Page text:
USS Michigan
Over 600GB of highly-sensitive U.S. Navy data compromised in Chinese hack. Pictured, the guided-missile submarine USS Michigan is greeted as it arrives in Busan, South Korea, April 25, 2017. USN Mass Communication Specialist 2nd Class Jermaine Ralliford via Getty Images

More than 600GB of high-sensitive data belonging to the United States Navy has been compromised in an operation reportedly conducted by hackers working for the Chinese government.

The breach, first reported by The Washington Post, occurred in the months of January and February and the target was a contractor working for the Naval Undersea Warfare Center — US Navy's full-spectrum group for the research, development, test, and evaluation of submarines, autonomous underwater systems, and offensive and defensive underwater weapon systems.

Though the unnamed U.S. officials, who reported the breach to The Post, did not reveal details of the contractor and said the data was hosted on an unclassified network, they stressed that when compiled, such a massive trove can be considered highly sensitive.

According to the report, a whopping 614GB data, mainly information related to undersea warfare, was stolen from the computers of the contractor. This included details of a lesser known project called Sea Dragon.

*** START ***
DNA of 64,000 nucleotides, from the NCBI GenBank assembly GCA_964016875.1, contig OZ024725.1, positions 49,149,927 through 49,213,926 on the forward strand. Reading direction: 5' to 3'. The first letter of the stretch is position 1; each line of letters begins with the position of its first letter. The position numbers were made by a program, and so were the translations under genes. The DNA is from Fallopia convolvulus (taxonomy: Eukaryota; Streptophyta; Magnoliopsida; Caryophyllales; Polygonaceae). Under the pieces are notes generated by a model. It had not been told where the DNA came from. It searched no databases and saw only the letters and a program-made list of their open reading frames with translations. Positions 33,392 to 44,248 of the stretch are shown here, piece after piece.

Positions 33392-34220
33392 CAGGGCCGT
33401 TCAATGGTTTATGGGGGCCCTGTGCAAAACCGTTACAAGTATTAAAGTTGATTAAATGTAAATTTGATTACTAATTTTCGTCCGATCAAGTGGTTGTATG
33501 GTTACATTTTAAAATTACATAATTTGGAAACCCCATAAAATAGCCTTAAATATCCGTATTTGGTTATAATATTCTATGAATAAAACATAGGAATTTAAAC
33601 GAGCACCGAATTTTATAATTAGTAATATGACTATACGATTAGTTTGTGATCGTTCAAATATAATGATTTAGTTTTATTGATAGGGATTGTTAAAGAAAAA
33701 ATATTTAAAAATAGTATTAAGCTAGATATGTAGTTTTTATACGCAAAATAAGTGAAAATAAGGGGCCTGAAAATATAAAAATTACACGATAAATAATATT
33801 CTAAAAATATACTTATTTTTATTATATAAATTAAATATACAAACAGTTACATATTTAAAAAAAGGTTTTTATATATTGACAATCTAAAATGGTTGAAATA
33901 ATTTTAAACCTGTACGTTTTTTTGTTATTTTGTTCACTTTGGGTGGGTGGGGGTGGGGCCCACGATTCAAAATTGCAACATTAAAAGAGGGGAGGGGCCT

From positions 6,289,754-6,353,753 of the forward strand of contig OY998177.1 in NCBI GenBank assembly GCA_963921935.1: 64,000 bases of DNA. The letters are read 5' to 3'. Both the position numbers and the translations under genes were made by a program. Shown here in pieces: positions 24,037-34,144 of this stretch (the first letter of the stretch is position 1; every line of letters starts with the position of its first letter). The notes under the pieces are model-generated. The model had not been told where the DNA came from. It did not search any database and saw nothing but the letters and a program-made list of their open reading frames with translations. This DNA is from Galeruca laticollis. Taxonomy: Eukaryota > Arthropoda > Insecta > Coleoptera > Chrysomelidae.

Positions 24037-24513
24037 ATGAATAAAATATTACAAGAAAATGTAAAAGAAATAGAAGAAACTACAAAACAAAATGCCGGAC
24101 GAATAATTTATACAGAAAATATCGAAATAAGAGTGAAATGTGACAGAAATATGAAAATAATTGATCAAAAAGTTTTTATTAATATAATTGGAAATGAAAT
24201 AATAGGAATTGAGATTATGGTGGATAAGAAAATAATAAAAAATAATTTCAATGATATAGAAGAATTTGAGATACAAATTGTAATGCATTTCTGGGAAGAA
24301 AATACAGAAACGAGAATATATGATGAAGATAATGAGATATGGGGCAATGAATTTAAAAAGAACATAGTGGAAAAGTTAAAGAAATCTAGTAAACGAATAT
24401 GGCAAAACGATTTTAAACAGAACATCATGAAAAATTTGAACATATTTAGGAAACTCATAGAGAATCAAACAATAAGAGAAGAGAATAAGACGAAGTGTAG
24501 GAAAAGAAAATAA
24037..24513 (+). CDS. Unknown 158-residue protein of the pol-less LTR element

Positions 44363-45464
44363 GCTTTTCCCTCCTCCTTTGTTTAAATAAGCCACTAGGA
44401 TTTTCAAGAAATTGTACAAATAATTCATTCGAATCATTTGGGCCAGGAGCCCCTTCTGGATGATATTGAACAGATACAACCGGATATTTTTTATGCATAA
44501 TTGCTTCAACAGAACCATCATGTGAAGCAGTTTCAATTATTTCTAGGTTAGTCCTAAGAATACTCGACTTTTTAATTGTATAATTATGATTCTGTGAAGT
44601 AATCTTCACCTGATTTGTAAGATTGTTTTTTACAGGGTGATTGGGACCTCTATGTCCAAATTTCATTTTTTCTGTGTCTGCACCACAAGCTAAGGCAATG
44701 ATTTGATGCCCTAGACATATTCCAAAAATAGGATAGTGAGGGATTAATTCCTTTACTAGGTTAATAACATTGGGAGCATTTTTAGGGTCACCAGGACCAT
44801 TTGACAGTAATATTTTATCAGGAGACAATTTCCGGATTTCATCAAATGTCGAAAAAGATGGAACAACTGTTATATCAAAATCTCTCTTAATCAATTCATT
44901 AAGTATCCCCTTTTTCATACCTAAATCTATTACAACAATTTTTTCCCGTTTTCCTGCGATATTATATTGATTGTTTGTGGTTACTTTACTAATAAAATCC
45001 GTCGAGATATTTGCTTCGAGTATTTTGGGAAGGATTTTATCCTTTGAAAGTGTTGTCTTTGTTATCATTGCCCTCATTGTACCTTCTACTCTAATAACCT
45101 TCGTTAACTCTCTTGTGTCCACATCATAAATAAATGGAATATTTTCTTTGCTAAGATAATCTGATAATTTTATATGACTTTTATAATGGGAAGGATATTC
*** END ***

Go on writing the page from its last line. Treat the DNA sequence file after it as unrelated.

The project, a special Pentagon office initiative, was first proposed six years ago with the idea of incorporating military technologies, like existing weapons systems, into newer uses. There is hardly any information to delve into the details of the project, but Defense Department describes it as a weapon that would provide an existing naval platform with "disruptive offensive capabilities."

The report also noted that the U.S. Navy’s plans related to a supersonic anti-ship missile, set to be integrated with American submarines in 2020, has been compromised. It is still not clear if these plans are related to the Sea Dragon project, for which Pentagon has reportedly used or requested more than $300 million and is planning to begin testing in the month of September.

Other details that were divulged in the breach included information on cryptographic systems linked to submarine radio rooms, Navy submarine development unit’s electronic threat and warfare library, and data related to specific signals and sensors.

While the Navy is working with the FBI to investigate the breach, not much is known about the steps taken in the wake of this attack.

“There are measures in place that require companies to notify the government when a ‘cyber incident’ has occurred that has actual or potential adverse effects on their networks that contain controlled unclassified information,” Navy spokesman Bill Speaks told The Post, but declined to provide any other details related.

The hack is another instance of cyber espionage affecting the U.S. government and its resources. Back in 2015, a hack of the Office of Project Management led to one of the biggest government data breaches in which information of a whopping 25 million federal officers and contractors was compromised. It is also worth noting that many defense contractors had also left highly sensitive data on unprotected servers in the past.